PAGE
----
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What is empowerment?


In a business context, "Empowerment" refers to the process by which companies grant their employees the authority and trust to make autonomous decisions, take responsibility, and actively participate in shaping their work environment and tasks. Empowerment aims to strengthen employees' autonomy and self-confidence so that they can perform their tasks more effectively and efficiently.

Empowerment can encompass various aspects, including:

  1. Delegating Responsibility: Supervisors delegate tasks and responsibilities to employees, giving them the freedom to carry them out at their discretion.

  2. Decision-Making Authority: Employees are granted the authority to make decisions within their areas of responsibility without seeking constant approval from supervisors.

  3. Access to Resources: Employees have access to the resources and information they need to successfully fulfill their tasks.

  4. Training and Development: Companies provide training and development opportunities to enhance employees' skills and knowledge, enabling them to better handle their tasks.

  5. Feedback and Communication: Open communication between employees and supervisors is encouraged to exchange ideas, suggestions, and concerns.

Empowerment is intended not only to boost individual performance but also to enhance employee engagement, job satisfaction, and ultimately the overall performance of the entire company. It enables employees to identify more strongly with the company's goals and actively contribute to their achievement.


The origin of the term "Empowerment" in the business context can be traced back to the social movements of the 1960s and 1970s, particularly in the areas of women's rights and civil rights. During this time, groups and activists began advocating for the empowerment of individuals who were underrepresented or disadvantaged in society.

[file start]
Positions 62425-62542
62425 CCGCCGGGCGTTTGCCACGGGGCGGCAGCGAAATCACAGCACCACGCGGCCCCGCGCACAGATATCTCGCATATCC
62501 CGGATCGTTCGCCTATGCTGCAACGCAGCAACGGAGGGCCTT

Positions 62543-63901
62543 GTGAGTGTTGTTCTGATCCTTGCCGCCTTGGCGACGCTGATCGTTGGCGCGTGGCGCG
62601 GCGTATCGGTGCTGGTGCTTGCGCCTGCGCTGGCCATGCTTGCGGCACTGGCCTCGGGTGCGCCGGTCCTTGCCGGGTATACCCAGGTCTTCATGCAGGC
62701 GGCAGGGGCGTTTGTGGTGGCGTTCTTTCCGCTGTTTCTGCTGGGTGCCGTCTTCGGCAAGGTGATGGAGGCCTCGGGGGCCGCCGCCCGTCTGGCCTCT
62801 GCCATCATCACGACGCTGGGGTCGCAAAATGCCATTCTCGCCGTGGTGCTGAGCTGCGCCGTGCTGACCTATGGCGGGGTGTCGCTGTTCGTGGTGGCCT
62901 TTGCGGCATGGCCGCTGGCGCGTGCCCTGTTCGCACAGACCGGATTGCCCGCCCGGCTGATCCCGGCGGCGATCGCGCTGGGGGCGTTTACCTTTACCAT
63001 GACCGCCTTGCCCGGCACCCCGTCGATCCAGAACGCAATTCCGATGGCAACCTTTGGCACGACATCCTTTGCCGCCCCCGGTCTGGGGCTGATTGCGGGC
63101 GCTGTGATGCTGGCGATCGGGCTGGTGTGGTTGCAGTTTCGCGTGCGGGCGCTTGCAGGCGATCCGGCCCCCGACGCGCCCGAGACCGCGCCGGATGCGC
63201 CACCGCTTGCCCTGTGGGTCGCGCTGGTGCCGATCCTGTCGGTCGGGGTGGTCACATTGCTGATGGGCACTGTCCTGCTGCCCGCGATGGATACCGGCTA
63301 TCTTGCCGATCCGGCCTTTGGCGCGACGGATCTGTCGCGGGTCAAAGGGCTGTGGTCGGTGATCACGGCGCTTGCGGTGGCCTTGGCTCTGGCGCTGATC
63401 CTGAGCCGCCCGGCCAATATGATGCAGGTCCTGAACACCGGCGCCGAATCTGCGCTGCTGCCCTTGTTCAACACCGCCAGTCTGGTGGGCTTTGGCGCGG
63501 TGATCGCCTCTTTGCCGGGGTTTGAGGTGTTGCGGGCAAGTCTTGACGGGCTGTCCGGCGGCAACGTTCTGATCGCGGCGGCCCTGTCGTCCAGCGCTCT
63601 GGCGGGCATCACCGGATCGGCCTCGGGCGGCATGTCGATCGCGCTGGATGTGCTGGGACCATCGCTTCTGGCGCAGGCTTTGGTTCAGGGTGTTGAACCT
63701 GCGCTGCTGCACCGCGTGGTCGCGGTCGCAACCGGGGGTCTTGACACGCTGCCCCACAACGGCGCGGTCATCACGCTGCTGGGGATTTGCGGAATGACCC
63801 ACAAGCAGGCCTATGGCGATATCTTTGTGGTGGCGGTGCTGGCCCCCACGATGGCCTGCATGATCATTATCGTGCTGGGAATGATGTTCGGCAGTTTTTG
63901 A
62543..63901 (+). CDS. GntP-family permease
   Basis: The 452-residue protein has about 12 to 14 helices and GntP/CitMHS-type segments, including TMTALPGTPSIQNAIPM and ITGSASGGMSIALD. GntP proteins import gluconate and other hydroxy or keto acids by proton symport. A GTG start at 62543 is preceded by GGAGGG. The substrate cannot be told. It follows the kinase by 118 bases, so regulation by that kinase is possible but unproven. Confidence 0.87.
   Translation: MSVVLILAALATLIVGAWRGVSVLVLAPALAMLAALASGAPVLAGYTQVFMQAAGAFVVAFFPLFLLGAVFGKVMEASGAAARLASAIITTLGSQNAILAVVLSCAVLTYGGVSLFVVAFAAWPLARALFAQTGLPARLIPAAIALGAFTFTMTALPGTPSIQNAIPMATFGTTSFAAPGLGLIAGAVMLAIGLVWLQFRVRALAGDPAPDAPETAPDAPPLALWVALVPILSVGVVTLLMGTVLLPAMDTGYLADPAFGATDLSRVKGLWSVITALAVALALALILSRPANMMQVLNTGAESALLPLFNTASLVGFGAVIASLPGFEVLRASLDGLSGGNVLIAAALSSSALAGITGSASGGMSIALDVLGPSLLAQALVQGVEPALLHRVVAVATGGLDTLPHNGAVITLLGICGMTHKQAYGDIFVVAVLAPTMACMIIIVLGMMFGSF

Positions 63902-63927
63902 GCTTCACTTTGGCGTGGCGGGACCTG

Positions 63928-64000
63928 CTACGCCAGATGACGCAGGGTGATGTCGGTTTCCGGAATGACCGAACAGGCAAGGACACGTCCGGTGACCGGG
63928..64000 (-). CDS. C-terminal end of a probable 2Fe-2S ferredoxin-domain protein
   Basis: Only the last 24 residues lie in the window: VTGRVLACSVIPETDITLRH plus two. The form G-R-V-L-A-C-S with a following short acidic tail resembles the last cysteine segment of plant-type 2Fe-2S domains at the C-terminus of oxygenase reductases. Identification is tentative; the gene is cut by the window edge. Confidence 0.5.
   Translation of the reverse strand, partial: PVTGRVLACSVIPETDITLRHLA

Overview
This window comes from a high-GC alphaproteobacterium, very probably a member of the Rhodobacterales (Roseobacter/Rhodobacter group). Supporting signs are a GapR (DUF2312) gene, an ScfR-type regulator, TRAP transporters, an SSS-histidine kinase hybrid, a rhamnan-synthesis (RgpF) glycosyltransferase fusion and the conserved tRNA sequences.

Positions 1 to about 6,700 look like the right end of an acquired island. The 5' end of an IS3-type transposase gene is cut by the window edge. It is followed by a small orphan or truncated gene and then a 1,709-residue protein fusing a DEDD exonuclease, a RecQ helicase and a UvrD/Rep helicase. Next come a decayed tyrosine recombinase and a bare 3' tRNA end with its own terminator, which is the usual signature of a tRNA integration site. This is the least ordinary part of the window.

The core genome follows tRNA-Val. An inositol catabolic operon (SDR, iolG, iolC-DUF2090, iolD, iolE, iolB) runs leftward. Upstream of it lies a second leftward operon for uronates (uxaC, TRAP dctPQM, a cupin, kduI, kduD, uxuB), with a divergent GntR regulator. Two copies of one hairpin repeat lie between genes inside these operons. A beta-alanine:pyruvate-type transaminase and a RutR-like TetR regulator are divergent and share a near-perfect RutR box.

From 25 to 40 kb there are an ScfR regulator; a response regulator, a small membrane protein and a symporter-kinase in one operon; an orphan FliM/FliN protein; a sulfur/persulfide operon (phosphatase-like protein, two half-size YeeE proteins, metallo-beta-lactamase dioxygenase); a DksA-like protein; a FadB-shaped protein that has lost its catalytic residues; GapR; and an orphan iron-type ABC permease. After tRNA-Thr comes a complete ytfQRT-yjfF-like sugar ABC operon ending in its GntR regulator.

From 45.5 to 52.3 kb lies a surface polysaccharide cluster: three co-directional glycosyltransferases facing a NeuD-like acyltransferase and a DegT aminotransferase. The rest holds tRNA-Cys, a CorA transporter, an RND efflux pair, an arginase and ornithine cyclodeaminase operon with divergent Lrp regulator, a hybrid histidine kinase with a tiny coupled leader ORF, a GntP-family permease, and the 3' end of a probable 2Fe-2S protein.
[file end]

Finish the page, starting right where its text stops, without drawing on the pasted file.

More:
The term "Empowerment" itself was derived from the English word "empower," which means "to authorize" or "to enable." Originally, it was used to emphasize the concept of empowering individuals and communities to defend their rights and interests in political, social, and economic contexts.

In the business context, "Empowerment" began to gain prominence in the 1980s. Companies recognized that empowering their employees by granting them more responsibility and decision-making authority could have positive effects on morale, performance, and innovation. This approach promoted a decentralized organizational structure and a culture of trust and collaboration.

The idea of empowerment in business was further developed by management theorists such as Douglas McGregor (known for Theory X and Theory Y) and Peter Drucker. They emphasized the importance of viewing employees as self-responsible individuals who could contribute their skills and abilities to the company's success.

Today, empowerment in the business context is an established concept and plays a crucial role in terms of employee engagement, leadership, and organizational culture. It aims to strengthen employees' skills and self-confidence, enabling them to work more effectively and efficiently while taking on more responsibility and participating in the decision-making process.


  • Enablement
  • Delegation
  • Permission